Saturday, February 9, 2013

Newlyweds face CNY hongbao "heartache"

Give too small a hongbao and you could look bad. Give too generously and you could feel the pinch.

This is the dilemma some young Singaporeans face in their first Chinese New Year as a newly married, hongbao-dispensing couple. Without previous experience, some couples do not know "the market rate" or if there is even such a thing at all.

Couples tell SundayLife! that they decide the amounts based on what their parents had given their relatives over the years, what they themselves had received growing up and on their income.

Total hongbao budgets are between $500 and $2,000 for each couple, with individual red packets ranging from $4 for a child and $50 for a younger sibling to $200 each for a parent or a grandparent.

Newlyweds Jacelyn Tan, 26, and Ng Kok Weng, 29, will give $18 and $28 hongbao to nephews and nieces. Ms Tan, a civil servant who is Teochew, says her Cantonese sales and marketing executive husband prefers sums ending with the numeral 8 because it is an auspicious figure in Cantonese.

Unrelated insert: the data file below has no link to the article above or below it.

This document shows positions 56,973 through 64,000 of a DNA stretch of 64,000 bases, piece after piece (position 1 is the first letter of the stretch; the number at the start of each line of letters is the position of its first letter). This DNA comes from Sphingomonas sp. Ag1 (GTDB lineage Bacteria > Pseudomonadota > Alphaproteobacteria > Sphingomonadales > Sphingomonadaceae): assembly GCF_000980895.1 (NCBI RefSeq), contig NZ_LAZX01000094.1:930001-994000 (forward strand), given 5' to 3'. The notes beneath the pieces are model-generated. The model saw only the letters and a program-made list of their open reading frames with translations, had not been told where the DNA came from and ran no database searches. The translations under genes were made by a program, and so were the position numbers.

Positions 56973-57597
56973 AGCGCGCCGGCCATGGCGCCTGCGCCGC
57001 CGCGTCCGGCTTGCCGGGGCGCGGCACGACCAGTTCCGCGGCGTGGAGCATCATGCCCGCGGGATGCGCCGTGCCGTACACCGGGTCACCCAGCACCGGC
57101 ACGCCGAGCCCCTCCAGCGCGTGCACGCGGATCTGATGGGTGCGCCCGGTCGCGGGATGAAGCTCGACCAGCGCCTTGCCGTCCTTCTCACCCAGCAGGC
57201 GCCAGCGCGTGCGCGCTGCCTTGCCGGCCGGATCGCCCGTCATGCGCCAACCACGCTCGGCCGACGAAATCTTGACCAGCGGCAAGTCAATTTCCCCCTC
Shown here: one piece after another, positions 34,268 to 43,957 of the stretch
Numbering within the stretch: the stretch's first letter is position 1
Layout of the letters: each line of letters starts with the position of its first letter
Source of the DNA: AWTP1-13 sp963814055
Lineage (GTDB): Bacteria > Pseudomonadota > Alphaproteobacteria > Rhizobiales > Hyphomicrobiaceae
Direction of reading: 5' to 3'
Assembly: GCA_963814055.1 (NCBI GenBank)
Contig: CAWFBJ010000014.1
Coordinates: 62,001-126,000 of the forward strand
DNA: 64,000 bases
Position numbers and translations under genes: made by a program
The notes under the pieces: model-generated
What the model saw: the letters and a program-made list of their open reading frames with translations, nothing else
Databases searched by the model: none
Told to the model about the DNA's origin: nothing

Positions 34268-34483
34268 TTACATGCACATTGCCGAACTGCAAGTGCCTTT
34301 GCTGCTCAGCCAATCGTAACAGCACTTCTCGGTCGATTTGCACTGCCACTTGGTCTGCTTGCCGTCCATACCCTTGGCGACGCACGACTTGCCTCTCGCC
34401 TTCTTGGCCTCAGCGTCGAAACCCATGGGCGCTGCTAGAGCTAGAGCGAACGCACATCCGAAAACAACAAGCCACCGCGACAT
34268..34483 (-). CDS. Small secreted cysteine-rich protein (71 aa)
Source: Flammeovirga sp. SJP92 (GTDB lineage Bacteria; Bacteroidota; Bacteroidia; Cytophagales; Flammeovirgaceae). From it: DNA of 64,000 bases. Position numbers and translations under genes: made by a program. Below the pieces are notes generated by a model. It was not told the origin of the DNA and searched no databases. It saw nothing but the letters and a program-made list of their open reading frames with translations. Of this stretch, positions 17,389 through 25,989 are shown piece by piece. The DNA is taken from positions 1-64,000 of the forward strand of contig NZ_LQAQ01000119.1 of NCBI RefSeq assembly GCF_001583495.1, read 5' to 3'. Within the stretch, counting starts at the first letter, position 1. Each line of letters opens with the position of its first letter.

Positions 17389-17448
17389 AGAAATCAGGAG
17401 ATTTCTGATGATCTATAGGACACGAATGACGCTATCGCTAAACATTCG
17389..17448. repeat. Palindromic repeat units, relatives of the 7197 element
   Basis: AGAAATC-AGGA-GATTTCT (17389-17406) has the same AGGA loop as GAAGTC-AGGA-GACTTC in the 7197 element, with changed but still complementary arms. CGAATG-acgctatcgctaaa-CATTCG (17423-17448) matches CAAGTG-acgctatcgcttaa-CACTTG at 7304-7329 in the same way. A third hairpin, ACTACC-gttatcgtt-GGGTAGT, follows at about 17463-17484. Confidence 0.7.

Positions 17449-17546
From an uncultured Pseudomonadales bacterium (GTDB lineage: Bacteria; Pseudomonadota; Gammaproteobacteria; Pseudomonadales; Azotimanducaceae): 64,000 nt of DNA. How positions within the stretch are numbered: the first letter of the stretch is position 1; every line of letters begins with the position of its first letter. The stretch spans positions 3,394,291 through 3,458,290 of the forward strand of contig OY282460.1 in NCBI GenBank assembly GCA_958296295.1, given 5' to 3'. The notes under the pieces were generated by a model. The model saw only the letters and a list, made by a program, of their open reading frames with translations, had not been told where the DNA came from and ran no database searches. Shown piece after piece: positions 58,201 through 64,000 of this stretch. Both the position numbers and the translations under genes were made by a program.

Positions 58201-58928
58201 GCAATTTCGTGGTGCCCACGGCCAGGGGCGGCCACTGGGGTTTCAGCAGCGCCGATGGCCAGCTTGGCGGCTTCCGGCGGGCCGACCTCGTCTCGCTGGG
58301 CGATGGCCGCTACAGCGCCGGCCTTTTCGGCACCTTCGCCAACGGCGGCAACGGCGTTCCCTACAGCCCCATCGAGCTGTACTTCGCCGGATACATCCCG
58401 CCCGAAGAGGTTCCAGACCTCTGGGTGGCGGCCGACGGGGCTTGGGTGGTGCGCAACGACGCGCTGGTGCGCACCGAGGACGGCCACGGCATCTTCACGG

The couple, who had a civil marriage last October, are still living apart and with their respective parents.

Singapore Hokkien Huay Kuan council member Tan Kian Choon says there are "no hard and fast rules" on the amounts to give. Practices differ from clan to clan. "Ultimately, how much to give depends on the relationship between giver and recipient," he explains. "The closer the ties, the more the couple may want to give to express their gratitude for the care given."

Sums for older folk should be "dignified, showing gratitude and care", the 68-year-old adds.

For children of distant relatives, $6 may be an "acceptable minimum". Mr Tan says: "It's a good number - not too stingy or too lavish for young couples, bearing in mind the high cost of living."

Hongbao giving is both an art and a science, says business undergraduate Onson Li, 25, who married two months ago. "You want to give enough so that you won't feel guilty but not too much that the other party will feel guilty about it because he could have given you much less."